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Carbon emissions rose in these countries in 2018, throwing the Paris Agreement further out of reach

The greatest challenge is coal usage, which is a cheap and available source of energy, especially in developing countries.

Carbon emissions rose in these countries in 2018, throwing the Paris Agreement further out of reach
[Photo: Diana Parkhouse/Unsplash]
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Cue the sad violins: Emissions numbers are in from 2018, and they suck. Carbon emissions rose 2% worldwide last year, according to the 2019 Capgemini World Energy Markets Observatory report. This comes following an encouraging plateau from 2014 to 2016, and then a 1.6% increase in 2017. The notable offenders are:

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  • China: +2.3%
  • U.S. +3.4%
  • India +6.3%

These figures further bump the world off track for meeting the 2015 Paris Agreement standards, which would still allow the world to warm by 2 degrees C by 2050.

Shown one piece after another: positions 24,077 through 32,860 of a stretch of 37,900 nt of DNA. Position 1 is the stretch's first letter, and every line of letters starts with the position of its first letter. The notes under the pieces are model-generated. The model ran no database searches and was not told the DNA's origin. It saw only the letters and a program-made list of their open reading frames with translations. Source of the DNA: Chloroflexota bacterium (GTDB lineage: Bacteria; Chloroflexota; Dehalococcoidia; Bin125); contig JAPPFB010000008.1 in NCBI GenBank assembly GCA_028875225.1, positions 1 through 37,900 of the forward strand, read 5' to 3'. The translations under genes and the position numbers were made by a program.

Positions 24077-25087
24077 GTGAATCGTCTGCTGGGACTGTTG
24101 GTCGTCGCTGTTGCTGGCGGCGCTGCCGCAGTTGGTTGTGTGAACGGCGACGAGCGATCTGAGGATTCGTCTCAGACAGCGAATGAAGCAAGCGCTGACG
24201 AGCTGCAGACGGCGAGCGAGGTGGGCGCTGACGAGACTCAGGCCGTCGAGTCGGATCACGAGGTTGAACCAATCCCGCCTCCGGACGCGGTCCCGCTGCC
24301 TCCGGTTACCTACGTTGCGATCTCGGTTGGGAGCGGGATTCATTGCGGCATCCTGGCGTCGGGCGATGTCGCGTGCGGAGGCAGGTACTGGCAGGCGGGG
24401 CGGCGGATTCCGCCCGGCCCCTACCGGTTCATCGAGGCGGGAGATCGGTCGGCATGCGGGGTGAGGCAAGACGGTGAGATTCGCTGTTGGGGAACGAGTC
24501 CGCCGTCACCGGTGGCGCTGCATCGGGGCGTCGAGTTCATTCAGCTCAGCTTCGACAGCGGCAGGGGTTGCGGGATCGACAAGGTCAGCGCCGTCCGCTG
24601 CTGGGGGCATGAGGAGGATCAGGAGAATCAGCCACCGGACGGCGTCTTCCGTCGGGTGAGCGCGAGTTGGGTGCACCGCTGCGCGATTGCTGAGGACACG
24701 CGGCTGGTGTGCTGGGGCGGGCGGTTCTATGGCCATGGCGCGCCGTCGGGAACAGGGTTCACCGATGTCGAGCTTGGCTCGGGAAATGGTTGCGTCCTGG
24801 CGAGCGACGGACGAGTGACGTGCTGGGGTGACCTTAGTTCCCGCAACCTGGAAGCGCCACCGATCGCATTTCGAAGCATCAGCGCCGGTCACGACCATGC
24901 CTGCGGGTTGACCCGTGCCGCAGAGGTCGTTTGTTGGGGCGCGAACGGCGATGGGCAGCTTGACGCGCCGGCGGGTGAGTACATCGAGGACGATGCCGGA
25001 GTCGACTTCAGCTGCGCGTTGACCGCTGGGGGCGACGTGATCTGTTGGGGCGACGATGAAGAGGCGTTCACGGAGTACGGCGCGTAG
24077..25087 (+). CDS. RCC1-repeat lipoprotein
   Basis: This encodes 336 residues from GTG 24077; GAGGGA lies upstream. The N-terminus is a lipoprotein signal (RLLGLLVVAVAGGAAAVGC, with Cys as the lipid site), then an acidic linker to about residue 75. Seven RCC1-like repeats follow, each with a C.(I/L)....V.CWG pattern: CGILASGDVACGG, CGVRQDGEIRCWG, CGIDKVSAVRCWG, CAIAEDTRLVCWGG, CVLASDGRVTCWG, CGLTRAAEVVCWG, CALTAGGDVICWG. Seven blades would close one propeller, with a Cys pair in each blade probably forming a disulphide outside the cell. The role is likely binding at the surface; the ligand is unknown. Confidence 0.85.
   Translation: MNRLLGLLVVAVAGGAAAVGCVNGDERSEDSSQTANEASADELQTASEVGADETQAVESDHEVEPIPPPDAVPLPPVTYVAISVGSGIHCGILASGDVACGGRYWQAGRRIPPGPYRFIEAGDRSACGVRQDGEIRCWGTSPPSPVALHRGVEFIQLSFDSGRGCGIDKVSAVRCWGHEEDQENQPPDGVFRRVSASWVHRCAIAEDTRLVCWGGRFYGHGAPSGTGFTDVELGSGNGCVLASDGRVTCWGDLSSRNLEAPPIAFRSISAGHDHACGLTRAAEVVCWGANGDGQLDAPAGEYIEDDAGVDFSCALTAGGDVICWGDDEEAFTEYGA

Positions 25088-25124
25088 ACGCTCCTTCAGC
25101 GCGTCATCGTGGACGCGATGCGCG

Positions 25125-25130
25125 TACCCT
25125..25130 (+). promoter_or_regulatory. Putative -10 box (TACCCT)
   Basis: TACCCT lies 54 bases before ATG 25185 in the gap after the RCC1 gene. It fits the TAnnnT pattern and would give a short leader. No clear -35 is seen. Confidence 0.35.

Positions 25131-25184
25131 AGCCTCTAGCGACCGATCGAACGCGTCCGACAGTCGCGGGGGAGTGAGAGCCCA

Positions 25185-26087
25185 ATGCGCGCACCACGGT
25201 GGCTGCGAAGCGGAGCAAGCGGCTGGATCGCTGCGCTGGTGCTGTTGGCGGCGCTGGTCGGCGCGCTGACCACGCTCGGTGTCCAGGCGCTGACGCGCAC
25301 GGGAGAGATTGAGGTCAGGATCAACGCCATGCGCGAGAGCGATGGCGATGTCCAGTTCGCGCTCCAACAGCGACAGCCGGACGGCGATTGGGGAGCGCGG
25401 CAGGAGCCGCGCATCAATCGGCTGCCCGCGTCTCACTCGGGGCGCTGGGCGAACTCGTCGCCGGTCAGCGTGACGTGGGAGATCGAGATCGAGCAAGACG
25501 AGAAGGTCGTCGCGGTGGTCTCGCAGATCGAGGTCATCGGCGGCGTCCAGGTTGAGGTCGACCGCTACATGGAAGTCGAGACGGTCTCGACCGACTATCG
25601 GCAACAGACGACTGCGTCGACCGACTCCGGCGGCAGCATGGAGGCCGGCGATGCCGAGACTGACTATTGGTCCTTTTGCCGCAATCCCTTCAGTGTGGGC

Energy consumption usually drives most carbon emissions, and energy consumption was up 2.3% worldwide in 2018. The offenders list looks familiar:

  • China: +3.5%
  • U.S. +3.7%, following years of decline
  • India +4%

The greatest challenge is coal usage, which is a cheap and available source of energy, especially in developing countries. Both the Philippines and Vietnam have increased their energy consumption by 8% from 2014-2018, and President Trump, the report notes, “took measures to support US demand for coal.” 

Upbeat news: Europe logged a 2.5% decrease in emissions (down 22% since 1990!) and only a 0.2% increase in energy consumption. But as the report points, while it is a “good student” among nations, “it is only a small contributor to global warming and its good achievements don’t really help solve the global problem.”

In other bright spots, renewable power generation was up 14.5%, and the costs for renewable energies continued to remarkably plummet—concentrated solar power is down 26%, and hydropower is down 11%. This said, the report highlights a notable dip (14%) in clean energy investments in the first two quarters of this year, which does not bode well.

The take-home message: Want to save the world? Pour your money into clean energy investments right about now.

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More statistics are here.